Informal car guards’ days numberedComment on this story
Pretoria - A new parking meter system that will do away with informal car guards is set to be implemented by the Tshwane Metro Council.
The municipality is expected to appoint a service provider to manage the system and appoint parking marshals to operate hand-held parking meters.
The handheld parking meter system and draft by-law are only applicable to parking bays on public roads; they do not apply to private parking areas.
The system will be used in congested parking areas such as Hatfield, Sunnyside and the inner city where there is a need for on-street parking turnover.
The service provider will be required to appoint some of the current informal guards (lapswaaiers) on condition they do not have criminal records.
Plans for the introduction of the new parking meter system were unveiled last year when Tshwane Metro Police chief Steven Ngobeni submitted a report to the council calling for the implementation of a new system.
Ngobeni stated that the current system had a number of drawbacks and did not address challenges associated with the proliferation of informal car guards.
Among complaints from businesses in the CBD were that these guards directed motorists to park in truck and bus loading zones, and harassed visitors to the CBD.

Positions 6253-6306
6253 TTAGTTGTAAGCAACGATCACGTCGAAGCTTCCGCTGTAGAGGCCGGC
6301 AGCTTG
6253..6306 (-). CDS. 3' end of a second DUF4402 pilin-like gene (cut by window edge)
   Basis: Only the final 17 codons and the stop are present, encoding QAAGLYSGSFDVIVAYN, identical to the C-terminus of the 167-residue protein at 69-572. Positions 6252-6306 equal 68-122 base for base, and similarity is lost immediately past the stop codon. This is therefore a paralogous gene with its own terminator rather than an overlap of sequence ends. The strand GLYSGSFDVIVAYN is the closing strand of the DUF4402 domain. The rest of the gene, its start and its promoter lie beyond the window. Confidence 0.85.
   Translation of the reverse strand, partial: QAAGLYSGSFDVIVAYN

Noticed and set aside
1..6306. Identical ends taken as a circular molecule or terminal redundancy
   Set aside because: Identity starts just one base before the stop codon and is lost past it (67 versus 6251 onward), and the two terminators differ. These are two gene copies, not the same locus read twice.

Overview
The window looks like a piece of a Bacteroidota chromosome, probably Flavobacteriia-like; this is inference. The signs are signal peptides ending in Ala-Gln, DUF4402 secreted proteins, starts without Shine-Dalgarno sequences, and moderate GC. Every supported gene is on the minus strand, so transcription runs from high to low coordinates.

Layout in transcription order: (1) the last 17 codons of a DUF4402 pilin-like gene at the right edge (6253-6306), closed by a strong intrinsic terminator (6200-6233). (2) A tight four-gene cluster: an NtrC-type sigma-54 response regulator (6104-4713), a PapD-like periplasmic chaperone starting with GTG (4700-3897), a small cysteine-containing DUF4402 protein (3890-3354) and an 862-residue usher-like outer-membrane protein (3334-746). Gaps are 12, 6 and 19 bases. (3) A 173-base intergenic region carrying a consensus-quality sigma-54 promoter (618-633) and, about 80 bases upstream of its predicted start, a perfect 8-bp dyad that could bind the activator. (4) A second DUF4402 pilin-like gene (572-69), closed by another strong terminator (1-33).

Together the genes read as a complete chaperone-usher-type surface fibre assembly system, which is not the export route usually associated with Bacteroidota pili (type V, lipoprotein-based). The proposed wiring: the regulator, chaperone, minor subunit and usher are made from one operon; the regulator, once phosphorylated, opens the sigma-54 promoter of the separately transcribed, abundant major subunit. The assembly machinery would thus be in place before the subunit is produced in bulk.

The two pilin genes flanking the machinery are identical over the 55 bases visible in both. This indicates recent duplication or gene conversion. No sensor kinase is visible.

Ngobeni stated in the report that key elements assessed over the past few years, were the costs of the various systems, the risk of vandalism and whether the system addressed informal car guards.
Since the merger with former Metsweding, Nokeng tsa Taemane and Kungwini municipalities (Region 5 and 7), there had been a need to revise the Tshwane meter by-law, “so that the same law can apply to the entire municipality”, he said.
The draft by-law addresses the use of parking marshals, payment methods and the display of parking coupons, and various prohibited actions and penalties.
It makes provision for fines not exceeding R20 000 or 90 days’ imprisonment, or both, for anyone who fails to comply with any condition imposed in terms of the by-laws or who knowingly makes a false statement in respect of any application in terms of the by-laws.
Members of the public have until February 15 to submit comments or inputs to the draft amended parking meter by-Law.
Based on these comments and inputs, the metro police will amend the draft by-law, obtain legal inputs and finalise the by-law for submission to the council for approval, probably in May.
After the council’s approval, the by-law will be published in the Government Gazette and admission of guilt fines will be drafted and submitted for approval to the relevant magistrates.
The by-law will be enforced in terms of the Criminal Procedure Act (section 56 and 341 notices).